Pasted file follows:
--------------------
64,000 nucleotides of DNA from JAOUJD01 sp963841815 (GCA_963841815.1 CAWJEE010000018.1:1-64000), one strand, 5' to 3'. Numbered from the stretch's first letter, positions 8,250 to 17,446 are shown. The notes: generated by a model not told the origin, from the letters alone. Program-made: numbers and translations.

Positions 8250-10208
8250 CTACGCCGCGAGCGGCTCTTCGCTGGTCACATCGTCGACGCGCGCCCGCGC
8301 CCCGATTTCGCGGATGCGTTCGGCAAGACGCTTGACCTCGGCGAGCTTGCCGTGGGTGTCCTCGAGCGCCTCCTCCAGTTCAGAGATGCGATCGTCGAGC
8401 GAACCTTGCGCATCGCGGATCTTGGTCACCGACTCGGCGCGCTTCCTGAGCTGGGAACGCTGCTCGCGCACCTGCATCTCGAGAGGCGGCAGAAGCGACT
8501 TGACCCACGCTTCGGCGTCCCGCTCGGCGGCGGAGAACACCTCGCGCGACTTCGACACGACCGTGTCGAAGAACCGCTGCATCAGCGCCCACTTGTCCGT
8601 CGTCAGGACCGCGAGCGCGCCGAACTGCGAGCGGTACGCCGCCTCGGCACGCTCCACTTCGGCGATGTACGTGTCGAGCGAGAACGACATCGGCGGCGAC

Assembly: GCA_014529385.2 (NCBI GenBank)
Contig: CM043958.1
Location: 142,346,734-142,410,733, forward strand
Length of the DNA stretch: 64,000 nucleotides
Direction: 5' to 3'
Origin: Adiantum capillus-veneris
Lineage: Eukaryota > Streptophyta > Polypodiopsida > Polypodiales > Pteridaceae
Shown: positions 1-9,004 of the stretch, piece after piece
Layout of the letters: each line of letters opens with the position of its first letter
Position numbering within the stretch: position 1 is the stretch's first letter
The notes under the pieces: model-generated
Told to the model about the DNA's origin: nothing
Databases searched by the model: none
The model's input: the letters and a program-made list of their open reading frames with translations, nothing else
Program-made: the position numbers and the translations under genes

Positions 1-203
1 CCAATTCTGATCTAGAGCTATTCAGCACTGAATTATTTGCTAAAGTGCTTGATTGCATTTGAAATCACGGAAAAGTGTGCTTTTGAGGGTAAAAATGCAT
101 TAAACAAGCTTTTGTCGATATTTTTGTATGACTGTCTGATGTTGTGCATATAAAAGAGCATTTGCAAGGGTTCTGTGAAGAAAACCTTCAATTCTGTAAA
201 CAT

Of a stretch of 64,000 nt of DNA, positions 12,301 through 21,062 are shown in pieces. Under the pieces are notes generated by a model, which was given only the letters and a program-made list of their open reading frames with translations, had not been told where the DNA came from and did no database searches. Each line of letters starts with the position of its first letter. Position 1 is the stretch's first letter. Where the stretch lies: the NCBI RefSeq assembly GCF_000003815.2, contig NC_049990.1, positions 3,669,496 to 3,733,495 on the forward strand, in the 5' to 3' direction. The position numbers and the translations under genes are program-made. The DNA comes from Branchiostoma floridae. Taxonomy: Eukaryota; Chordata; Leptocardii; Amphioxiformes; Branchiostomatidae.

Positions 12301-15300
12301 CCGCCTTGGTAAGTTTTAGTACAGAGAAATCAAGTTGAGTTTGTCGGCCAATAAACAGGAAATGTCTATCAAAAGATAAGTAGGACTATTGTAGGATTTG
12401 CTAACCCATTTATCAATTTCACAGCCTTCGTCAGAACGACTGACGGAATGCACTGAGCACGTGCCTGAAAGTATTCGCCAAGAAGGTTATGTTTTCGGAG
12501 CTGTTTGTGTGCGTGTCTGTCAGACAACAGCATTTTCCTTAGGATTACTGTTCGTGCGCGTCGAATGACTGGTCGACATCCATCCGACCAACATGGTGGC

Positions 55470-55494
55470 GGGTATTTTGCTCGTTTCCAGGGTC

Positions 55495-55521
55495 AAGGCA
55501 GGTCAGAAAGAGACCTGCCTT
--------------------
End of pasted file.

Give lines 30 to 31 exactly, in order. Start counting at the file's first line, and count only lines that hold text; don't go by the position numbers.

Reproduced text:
12401 CTAACCCATTTATCAATTTCACAGCCTTCGTCAGAACGACTGACGGAATGCACTGAGCACGTGCCTGAAAGTATTCGCCAAGAAGGTTATGTTTTCGGAG
12501 CTGTTTGTGTGCGTGTCTGTCAGACAACAGCATTTTCCTTAGGATTACTGTTCGTGCGCGTCGAATGACTGGTCGACATCCATCCGACCAACATGGTGGC